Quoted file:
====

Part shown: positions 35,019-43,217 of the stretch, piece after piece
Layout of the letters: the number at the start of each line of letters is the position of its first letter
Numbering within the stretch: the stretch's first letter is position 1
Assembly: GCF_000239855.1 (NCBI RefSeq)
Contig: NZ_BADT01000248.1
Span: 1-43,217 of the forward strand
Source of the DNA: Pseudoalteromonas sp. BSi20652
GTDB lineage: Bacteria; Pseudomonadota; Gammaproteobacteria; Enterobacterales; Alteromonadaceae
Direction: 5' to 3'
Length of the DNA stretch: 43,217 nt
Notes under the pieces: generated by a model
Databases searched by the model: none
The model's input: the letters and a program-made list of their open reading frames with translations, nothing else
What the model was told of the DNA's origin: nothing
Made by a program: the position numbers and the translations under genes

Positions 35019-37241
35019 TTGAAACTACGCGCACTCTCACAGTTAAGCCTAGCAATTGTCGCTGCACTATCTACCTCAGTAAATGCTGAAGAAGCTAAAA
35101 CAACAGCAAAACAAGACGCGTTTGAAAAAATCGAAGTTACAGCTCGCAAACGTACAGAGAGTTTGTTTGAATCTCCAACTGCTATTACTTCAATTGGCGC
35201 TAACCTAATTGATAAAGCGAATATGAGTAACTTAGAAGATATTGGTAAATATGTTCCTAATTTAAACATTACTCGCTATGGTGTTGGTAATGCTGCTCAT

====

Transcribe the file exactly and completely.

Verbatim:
Part shown: positions 35,019-43,217 of the stretch, piece after piece
Layout of the letters: the number at the start of each line of letters is the position of its first letter
Numbering within the stretch: the stretch's first letter is position 1
Assembly: GCF_000239855.1 (NCBI RefSeq)
Contig: NZ_BADT01000248.1
Span: 1-43,217 of the forward strand
Source of the DNA: Pseudoalteromonas sp. BSi20652
GTDB lineage: Bacteria; Pseudomonadota; Gammaproteobacteria; Enterobacterales; Alteromonadaceae
Direction: 5' to 3'
Length of the DNA stretch: 43,217 nt
Notes under the pieces: generated by a model
Databases searched by the model: none
The model's input: the letters and a program-made list of their open reading frames with translations, nothing else
What the model was told of the DNA's origin: nothing
Made by a program: the position numbers and the translations under genes

Positions 35019-37241
35019 TTGAAACTACGCGCACTCTCACAGTTAAGCCTAGCAATTGTCGCTGCACTATCTACCTCAGTAAATGCTGAAGAAGCTAAAA
35101 CAACAGCAAAACAAGACGCGTTTGAAAAAATCGAAGTTACAGCTCGCAAACGTACAGAGAGTTTGTTTGAATCTCCAACTGCTATTACTTCAATTGGCGC
35201 TAACCTAATTGATAAAGCGAATATGAGTAACTTAGAAGATATTGGTAAATATGTTCCTAATTTAAACATTACTCGCTATGGTGTTGGTAATGCTGCTCAT